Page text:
And, like, I could definitely go on, and there are a ton of books that I think are magnificent but I wouldn’t necessarily put on this type of list (an example: the Expanse novels, which are brilliant but the series isn’t finished yet, and unlike ASoIaF I think you should actually read all of them) so obviously we could just keep adding things forever. But if this is a list of Where Should I Start, I feel like you could do worse than working your way through these.

What else is part of your fantasy/sci-fi canon?

(Also, I want to note, for the record, that I deliberately didn’t include Amazon affiliate links for any of these, because I feel like it would have been overkill.)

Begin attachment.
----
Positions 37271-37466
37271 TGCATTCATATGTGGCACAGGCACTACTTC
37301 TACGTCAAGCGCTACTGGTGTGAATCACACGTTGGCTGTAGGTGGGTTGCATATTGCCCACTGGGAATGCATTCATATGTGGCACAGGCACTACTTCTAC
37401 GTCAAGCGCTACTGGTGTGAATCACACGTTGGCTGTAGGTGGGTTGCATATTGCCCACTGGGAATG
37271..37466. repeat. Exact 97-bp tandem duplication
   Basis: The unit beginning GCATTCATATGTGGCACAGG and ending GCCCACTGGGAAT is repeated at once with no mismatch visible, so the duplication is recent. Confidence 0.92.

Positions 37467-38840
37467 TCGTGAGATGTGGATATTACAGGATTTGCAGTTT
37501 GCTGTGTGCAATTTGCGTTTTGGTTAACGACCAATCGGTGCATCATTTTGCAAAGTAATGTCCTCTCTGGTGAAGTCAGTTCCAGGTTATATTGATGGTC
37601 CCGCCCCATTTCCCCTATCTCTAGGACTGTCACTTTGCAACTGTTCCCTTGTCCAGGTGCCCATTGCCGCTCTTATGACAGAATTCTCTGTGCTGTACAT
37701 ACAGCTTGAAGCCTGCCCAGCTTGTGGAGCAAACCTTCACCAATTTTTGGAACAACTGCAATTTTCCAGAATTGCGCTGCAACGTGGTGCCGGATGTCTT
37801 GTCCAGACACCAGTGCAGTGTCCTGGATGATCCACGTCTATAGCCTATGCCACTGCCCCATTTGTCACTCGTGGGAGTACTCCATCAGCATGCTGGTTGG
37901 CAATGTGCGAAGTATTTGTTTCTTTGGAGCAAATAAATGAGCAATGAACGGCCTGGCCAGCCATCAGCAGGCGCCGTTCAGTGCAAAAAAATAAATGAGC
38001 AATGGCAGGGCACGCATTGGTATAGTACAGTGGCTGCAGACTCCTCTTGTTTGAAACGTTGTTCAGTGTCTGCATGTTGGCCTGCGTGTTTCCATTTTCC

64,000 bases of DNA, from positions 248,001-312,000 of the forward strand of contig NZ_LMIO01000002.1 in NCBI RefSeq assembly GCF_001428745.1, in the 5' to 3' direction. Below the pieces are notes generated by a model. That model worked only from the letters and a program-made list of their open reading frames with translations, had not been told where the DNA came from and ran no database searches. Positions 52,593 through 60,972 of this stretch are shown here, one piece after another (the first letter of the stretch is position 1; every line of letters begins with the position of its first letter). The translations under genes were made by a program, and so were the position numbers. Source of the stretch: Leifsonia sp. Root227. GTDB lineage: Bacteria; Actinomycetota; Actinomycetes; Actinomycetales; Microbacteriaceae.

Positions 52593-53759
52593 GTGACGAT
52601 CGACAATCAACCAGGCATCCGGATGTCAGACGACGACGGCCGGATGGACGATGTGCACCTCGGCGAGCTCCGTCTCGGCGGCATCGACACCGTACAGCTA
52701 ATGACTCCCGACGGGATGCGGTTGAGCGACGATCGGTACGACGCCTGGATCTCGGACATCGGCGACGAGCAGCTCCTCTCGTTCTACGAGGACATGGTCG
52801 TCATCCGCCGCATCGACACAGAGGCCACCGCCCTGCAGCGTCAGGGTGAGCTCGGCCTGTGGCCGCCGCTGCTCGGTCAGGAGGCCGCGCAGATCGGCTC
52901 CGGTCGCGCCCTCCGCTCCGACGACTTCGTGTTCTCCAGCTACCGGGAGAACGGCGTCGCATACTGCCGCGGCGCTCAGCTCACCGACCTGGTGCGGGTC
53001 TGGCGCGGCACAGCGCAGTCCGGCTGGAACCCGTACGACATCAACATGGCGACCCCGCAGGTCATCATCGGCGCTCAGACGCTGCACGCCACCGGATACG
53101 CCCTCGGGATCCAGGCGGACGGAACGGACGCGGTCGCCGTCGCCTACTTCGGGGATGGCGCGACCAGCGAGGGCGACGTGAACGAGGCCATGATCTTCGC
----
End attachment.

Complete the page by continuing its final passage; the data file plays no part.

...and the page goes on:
6 thoughts on “On the canon

  1. Tasha

    I got two book recommendations out of this!

    I’ve only been reading fantasy for the past 7 or 8 years, ( I grew up as a hardcore sci-fi fan) but my favorite so far is The Farseer Trilogy by Robin Hobb.

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  2. I’d second that Watership Down recommendation. Also Frankenstein.

    The Martian Chronicles, because it is so representative of a big era and sentimentalist vein in science fiction. Clarke’s The Fountains of Paradise for the serious hardware-and-engineering-schematics vein. Tanith Lee’s Don’t Bite The Sun for the it’s-the-70s-we-can-do-sex-and-body-weird-stuff-now. Also Ursula Le Guin’s The Lathe of Heaven, which can represent all the stories where our viewpoint character has unique superpowers that aren’t exactly helpful.

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  3. I’m reading The Magicians by Lev Grossman. Laugh out loud funny and riffing off Narnia and Harry Potter, but for grown ups. I think Tchaikovsky is pretty good, and I grew up on The Many Coloured Land, Tom’s Midnight Garden, A Wrinkle in Time, etc. Le Guin is my go to for curiosity and sadness, and of course all the Donaldson books.